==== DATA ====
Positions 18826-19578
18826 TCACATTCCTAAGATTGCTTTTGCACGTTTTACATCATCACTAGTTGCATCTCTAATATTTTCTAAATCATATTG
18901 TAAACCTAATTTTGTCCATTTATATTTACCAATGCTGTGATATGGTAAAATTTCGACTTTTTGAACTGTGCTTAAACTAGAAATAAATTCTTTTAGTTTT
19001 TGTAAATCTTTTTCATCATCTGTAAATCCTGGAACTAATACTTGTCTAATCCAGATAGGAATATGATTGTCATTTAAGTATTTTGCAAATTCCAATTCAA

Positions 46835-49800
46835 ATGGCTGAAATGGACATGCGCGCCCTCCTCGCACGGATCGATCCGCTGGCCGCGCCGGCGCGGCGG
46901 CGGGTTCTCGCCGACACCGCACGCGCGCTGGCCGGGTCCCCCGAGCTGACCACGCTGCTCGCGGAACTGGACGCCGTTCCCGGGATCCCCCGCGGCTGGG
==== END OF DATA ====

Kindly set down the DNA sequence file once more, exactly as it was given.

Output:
Positions 18826-19578
18826 TCACATTCCTAAGATTGCTTTTGCACGTTTTACATCATCACTAGTTGCATCTCTAATATTTTCTAAATCATATTG
18901 TAAACCTAATTTTGTCCATTTATATTTACCAATGCTGTGATATGGTAAAATTTCGACTTTTTGAACTGTGCTTAAACTAGAAATAAATTCTTTTAGTTTT
19001 TGTAAATCTTTTTCATCATCTGTAAATCCTGGAACTAATACTTGTCTAATCCAGATAGGAATATGATTGTCATTTAAGTATTTTGCAAATTCCAATTCAA

Positions 46835-49800
46835 ATGGCTGAAATGGACATGCGCGCCCTCCTCGCACGGATCGATCCGCTGGCCGCGCCGGCGCGGCGG
46901 CGGGTTCTCGCCGACACCGCACGCGCGCTGGCCGGGTCCCCCGAGCTGACCACGCTGCTCGCGGAACTGGACGCCGTTCCCGGGATCCCCCGCGGCTGGG